Friday, July 16, 2021

Trying to get from fine to great!

Hi, it's been a while. I haven't been motivated to do much of anything except a little bit of gardening. I thought that it might be time to try to kick motivate myself out of my funk. So here's a project that I've been working on. Unlike most projects where, whether it's good or not so good, I try it once and move on, I'd really like to get this one, not just fine, but great! 

Version 1

My daughter took this picture of our "All for One" pose with her, Chevy and me. I've been thinking of how to embroider it - so this is my journey 😊

All for One

I wanted to embroider this image onto a denim coloured cotton fabric. I wasn't sure how to proceed. In this first version, I tried a couple of new techniques.

All for One - version 1

The first new technique was to mount the background fabric onto the frame of a painting canvas (8" x 8"). First I removed the canvas for the frame. Then I pinned the fabric over the frame with tacks and used the frame as an embroidery hoop. This works well if the image doesn't go anywhere near the edges of the frame. The back of the frame is much wider than an embroidery hoop, so it's difficult to stitch near the edge of the fabric.

Close-up of All for One

I started by tracing the photo onto tracing paper. For the stitching, I followed Sue Stone's suggested technique: to stitch directly through the tracing paper with the fabric underneath. I used a stem stitch of 3 or 4 strands of embroidery floss. When I finished stitching the outline, I carefully ripped off the tracing paper.

I did a little bit of filling inside the image. I even used some fluffy yarn to stitch part of Chevy's coat.

I'm not crazy about my stitching. I'm not sure if it's because the stem stitch is looser after having stitched through the paper and fabric or from pulling the paper off. The awkwardness of stitching using the frame can also account for some of it.

What I learned

  • I think that a tighter stitch would be better.
  • Sue Stone uses a backstitch, so that might have made a difference.
  • I'm not sure that I want to have just an outline or to add something extra as a fill.
  • What I'd like to try next:
    • Use a background colour that is more skin tone.
    • Use a different stitch.
    • Stitch more details such as shadow.
    • Possibly add a sleeve or two, to add texture. It's also possible to add appliqué but I don't think that I'll do it in the next version.
  • I really like having my piece finished on a frame like this, but this time I'm going to embroider it as usual and then cut and tack it to the frame after it's done.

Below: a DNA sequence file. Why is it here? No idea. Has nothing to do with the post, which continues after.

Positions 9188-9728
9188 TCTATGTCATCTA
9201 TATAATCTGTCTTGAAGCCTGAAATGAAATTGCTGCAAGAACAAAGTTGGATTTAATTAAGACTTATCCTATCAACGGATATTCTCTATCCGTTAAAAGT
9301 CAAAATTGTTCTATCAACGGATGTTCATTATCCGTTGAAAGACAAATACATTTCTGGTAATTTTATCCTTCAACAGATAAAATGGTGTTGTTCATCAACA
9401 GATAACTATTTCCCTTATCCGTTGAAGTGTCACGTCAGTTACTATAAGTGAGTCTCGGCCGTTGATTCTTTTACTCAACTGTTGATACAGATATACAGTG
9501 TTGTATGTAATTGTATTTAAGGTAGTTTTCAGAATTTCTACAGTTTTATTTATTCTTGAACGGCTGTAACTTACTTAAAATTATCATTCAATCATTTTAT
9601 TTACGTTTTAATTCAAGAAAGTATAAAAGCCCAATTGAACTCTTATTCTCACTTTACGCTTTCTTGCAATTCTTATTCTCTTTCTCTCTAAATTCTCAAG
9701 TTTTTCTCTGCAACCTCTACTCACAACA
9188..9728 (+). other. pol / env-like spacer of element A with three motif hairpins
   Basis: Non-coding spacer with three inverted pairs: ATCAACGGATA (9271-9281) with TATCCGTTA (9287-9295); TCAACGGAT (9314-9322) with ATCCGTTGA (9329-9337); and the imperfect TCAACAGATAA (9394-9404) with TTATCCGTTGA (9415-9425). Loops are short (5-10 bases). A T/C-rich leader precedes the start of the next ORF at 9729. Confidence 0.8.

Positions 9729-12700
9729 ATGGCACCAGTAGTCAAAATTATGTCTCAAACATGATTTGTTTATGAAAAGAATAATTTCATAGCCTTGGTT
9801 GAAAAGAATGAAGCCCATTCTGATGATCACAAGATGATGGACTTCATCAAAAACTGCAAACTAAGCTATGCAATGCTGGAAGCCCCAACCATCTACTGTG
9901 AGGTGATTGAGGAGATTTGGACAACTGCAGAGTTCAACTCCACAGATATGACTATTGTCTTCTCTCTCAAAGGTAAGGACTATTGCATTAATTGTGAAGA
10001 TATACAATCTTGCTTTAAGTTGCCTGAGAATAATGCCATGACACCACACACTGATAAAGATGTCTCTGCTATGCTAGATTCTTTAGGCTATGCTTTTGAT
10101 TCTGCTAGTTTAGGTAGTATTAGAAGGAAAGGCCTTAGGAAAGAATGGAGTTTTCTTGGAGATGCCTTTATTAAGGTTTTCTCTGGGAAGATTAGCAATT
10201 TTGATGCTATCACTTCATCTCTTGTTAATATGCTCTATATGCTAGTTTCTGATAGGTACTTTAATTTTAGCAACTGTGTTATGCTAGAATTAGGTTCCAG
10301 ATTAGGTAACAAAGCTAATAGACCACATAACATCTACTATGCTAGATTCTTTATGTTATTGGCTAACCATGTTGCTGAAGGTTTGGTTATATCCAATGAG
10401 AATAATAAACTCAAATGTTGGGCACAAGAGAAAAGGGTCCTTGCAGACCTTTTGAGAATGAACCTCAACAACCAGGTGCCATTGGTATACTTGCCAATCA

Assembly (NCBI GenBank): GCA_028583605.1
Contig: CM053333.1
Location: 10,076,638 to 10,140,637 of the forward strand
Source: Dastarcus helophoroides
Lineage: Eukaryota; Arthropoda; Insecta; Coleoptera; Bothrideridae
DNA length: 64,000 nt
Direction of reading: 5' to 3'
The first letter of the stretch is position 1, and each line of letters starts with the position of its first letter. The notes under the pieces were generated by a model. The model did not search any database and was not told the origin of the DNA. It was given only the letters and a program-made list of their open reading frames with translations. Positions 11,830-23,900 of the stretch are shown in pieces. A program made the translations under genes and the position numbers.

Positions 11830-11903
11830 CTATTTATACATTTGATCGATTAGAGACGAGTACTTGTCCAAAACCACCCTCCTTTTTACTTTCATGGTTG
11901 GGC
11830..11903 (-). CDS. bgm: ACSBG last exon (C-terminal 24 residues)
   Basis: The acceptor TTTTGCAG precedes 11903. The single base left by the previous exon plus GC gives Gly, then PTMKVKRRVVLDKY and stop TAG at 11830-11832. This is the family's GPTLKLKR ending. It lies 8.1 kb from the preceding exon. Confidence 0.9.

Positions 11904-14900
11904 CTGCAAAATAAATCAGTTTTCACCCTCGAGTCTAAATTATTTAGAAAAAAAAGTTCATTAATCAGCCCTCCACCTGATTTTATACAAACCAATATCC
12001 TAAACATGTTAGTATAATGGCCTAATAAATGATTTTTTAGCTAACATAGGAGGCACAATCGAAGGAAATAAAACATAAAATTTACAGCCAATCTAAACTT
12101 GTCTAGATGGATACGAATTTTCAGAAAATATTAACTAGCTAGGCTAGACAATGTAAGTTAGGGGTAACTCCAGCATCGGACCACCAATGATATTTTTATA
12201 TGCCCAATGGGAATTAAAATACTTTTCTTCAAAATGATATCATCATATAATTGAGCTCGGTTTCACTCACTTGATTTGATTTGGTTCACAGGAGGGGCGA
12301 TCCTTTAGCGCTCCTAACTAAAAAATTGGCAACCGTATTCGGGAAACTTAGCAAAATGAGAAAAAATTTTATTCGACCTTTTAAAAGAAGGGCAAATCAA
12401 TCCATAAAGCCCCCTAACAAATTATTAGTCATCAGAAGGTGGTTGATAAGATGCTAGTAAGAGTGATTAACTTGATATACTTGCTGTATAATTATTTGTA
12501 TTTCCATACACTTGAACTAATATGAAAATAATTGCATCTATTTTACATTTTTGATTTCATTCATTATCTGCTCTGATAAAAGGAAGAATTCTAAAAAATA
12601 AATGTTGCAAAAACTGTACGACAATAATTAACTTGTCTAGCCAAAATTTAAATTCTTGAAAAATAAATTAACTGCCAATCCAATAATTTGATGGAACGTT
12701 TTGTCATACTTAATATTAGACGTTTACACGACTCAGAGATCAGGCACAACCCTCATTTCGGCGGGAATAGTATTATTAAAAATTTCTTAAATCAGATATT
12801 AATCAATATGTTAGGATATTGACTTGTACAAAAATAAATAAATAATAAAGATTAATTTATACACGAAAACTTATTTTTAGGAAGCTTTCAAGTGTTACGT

• I've always had problems with the corners when adding fabric to a canvas. However, after taking the canvas off of the frame, I saw how they cut and folded it. I highly recommend that you do this if you want to figure it out.
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  1. Your post came just at the right time for me. I've been contemplating creating fabric art mounted on 8" x 8" canvases to sell at an open studio I am having in November. I've been struggling to figure out different ways of either wrapping the fabric OR painting the canvas. Removing the canvas first to understand the folds is genius.

    1. Hi Gwyned, I hope that it works for you. Once you remove the canvas you'll see how they fold it on. It really is a great idea. Take care.

  2. Oh I like where this is headed! and what a great pic to work from!

    1. Thanks so much Alycia. I'm now working on the second one, which is almost the same as the first but with better stitching, since it's what my daughter wanted. I also got to play with silk and linen thread, which are really fantastic. Take care.

  3. You have a great start on it already. Sometimes you amaze me with your creativity. Thank you so much for linking up to Put your foot down last week.

    1. Thanks so much Denise. I'm glad that you have a great linking party. I haven't written that many posts lately, so hopefully that will change soon. Take care.

  4. Hello Andrée,
    That picture is so sweet! Chevy knew exactly what to do. Also it reminds me of when my son was a toddler and we tried to teach him to say "all for one and one for all". He changed it to "all for one and two for you."
    I totally understand the problems with frames, but totally worth it to prevent the fabric ending up looking creased and raggedy.
    Love, Muv

    1. Thanks so much Muv. Yes Chevy knows All for one as well as High 5! Anything for treats :-) That is such a great story. Thanks for dropping by. Take care.


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